The Upload: Your tech news briefing for Tuesday, February 10

Qualcomm pays up to end investigation in China

The Chinese goverment has fined chip-maker Qualcomm about US$975 billion for abusing its dominant position in the market, including overcharging local mobile device manufacturers. Qualcomm’s Snapdragon chips go into many smartphones, and its wireless technology is licensed for use in a majority of 3G, 4G and LTE modems; renegotiated deals with Chinese handset makers should allow them to offer even cheaper smartphones to undercut competitors at the low end of that market.

HP buys cloud security company

Hewlett-Packard is adding Voltage Security to the portfolio that makes up its Atalla Solutions group, Venture Beat reports. Voltage sells its encryption technology packaged into products meant to secure email, enterprise data and payments, among other things. It most recently added tools focused on Hadoop. HP didn’t say what it spent on the Cupertino company.

Drones be gone! Now you can set up your own “do-not-fly” zone

If you’re worried about pesky drones buzzing around your house and peeking through the drape, you’ll soon be able to sign up to a registry that supposedly creates a drone no-fly zone around your property. is being launched Tuesday by Ben Marcus, a private pilot and drone operator based in Santa Monica, but at launch only three drone makers have agreed to honor the requests, which are not legally binding.

IBM sues Priceline for patent infringement

IBM has given up negotiating and on Monday sued Priceline and three subsidiaries for infringing on its intellectual property. IBM says that the online travel company, as well as Kayak and OpenTable, are infringing on patents related to presenting applications and advertising online, preserving information on users’ previous web interactions, and sign-on.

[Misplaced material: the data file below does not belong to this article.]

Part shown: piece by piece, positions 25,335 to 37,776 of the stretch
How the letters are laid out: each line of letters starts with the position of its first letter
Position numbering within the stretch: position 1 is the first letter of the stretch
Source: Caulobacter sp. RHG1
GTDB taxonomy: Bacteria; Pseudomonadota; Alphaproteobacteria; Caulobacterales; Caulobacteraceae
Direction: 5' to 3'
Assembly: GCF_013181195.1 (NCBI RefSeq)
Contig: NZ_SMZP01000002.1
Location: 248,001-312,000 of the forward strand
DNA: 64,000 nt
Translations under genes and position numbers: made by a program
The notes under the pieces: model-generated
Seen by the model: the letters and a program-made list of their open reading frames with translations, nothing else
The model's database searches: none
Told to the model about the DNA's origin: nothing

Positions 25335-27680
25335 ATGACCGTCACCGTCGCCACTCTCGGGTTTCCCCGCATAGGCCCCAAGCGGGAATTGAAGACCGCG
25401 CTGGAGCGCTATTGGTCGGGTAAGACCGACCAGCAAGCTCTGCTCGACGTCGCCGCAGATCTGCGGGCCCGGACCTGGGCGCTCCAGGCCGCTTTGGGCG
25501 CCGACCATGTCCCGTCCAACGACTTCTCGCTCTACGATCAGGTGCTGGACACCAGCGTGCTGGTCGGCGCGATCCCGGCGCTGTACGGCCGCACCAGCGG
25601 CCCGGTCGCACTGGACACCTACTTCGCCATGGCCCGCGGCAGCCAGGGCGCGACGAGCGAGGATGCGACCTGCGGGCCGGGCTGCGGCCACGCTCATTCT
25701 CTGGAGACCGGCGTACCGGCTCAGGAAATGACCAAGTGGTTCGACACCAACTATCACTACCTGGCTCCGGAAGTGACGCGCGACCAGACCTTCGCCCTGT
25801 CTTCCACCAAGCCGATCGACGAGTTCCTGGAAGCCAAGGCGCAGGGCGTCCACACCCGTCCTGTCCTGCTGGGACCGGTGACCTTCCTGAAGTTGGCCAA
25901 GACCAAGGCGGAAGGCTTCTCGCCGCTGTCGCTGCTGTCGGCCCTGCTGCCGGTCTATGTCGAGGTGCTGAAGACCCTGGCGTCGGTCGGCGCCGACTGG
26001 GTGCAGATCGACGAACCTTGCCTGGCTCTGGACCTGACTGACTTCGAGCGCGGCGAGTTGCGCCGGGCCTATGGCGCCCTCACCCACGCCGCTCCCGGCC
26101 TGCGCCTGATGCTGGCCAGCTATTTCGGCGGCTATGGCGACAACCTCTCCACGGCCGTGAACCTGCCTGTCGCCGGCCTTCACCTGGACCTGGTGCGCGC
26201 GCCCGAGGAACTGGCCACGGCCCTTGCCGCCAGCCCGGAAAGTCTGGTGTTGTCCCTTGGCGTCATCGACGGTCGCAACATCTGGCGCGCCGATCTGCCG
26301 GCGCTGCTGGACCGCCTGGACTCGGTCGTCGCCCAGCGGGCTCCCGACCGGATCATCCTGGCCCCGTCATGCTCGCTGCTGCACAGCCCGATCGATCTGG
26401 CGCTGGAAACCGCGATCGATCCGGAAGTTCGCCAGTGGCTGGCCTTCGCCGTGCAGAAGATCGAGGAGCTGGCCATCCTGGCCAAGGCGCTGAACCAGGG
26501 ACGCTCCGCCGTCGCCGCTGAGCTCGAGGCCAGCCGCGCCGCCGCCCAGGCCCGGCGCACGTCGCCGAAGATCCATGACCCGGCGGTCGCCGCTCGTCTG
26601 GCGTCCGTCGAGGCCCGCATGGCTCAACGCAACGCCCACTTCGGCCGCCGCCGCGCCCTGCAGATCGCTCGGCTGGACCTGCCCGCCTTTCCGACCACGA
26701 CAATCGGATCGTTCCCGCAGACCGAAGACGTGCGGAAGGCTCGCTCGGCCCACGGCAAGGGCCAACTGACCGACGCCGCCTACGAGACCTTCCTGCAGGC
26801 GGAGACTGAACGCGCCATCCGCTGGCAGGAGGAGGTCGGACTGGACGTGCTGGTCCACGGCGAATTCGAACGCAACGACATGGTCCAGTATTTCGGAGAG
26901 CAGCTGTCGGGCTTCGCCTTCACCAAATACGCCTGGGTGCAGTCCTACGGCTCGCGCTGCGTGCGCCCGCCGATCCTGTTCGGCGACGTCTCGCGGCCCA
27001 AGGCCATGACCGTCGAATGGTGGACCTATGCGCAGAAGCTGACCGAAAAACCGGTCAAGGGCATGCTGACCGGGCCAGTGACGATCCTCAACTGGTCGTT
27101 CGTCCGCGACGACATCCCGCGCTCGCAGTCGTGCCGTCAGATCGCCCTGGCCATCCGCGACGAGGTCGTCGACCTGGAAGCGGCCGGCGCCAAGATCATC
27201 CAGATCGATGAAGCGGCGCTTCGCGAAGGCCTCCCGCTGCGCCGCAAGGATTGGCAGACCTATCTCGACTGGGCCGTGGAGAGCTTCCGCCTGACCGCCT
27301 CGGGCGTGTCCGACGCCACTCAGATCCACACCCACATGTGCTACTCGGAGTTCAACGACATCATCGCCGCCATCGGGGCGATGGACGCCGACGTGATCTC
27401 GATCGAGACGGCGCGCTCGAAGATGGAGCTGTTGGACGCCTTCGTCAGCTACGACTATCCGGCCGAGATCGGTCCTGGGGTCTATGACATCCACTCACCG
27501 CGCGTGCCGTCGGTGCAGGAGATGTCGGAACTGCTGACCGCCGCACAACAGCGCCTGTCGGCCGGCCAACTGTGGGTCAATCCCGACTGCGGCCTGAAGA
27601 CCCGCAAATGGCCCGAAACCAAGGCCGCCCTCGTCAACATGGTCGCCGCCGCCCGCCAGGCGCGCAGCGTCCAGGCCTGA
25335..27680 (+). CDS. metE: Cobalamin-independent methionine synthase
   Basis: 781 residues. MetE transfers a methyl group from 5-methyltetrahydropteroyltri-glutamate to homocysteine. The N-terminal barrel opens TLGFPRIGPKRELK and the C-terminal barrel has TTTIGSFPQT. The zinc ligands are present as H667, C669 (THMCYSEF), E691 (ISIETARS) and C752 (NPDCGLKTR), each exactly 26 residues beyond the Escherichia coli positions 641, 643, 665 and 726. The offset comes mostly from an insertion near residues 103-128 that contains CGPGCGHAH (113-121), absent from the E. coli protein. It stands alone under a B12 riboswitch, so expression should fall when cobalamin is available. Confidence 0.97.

Samsung sets up new dev team to tackle VR, robots, and more

With its mobile phone business under siege from Apple at the high end and Chinese upstarts like Xiaomi on the low end, Samsung Electronics is looking for growth in new areas. It’s now set up a team to work on virtual reality, robotic telepresence, drones and robots, three-dimensional (3D) printing and unmanned vehicles, Korea Times reports.

Governments step up requests for Twitter data

Twitter was hit with a 40 percent increase in government requests for user information from the first to second half of last year, and it complied with just over half of those, it said Monday. It also saw an 84 percent leap in government demands for content removal, led by the Turkish government (none of whose requests were honored).

Privacy-seekers worry: Are you watching your smart TV or is it watching you?

Reports that new Samsung TVs can capture personal information with their voice recognition feature has sparked concern about digital spying by the devices. Those worries also extend to LG Electronics, which at one point was collecting viewing data even if users turned that feature off: while it stopped the practice, it later made access to all smart TV features contingent upon agreeing to a privacy policy that gave it the right to collect viewing, voice and device usage information and to transfer it overseas. Tech-savvy viewers have more alternatives to TV than ever, so tone-deaf privacy practice may drive yet more a la carte online video consumption.

Watch now

An expert in artificial intelligence who is now director of the Nissan Research Center in Sunnyvale, California, talks to the Wall Street Journal about teaching autonomous cars to think.

One last thing

Convicted Silk Road mastermind Ross Ulbricht relied on technology to build his enterprise and shield his identity, but here’s where that strategy betrayed him.

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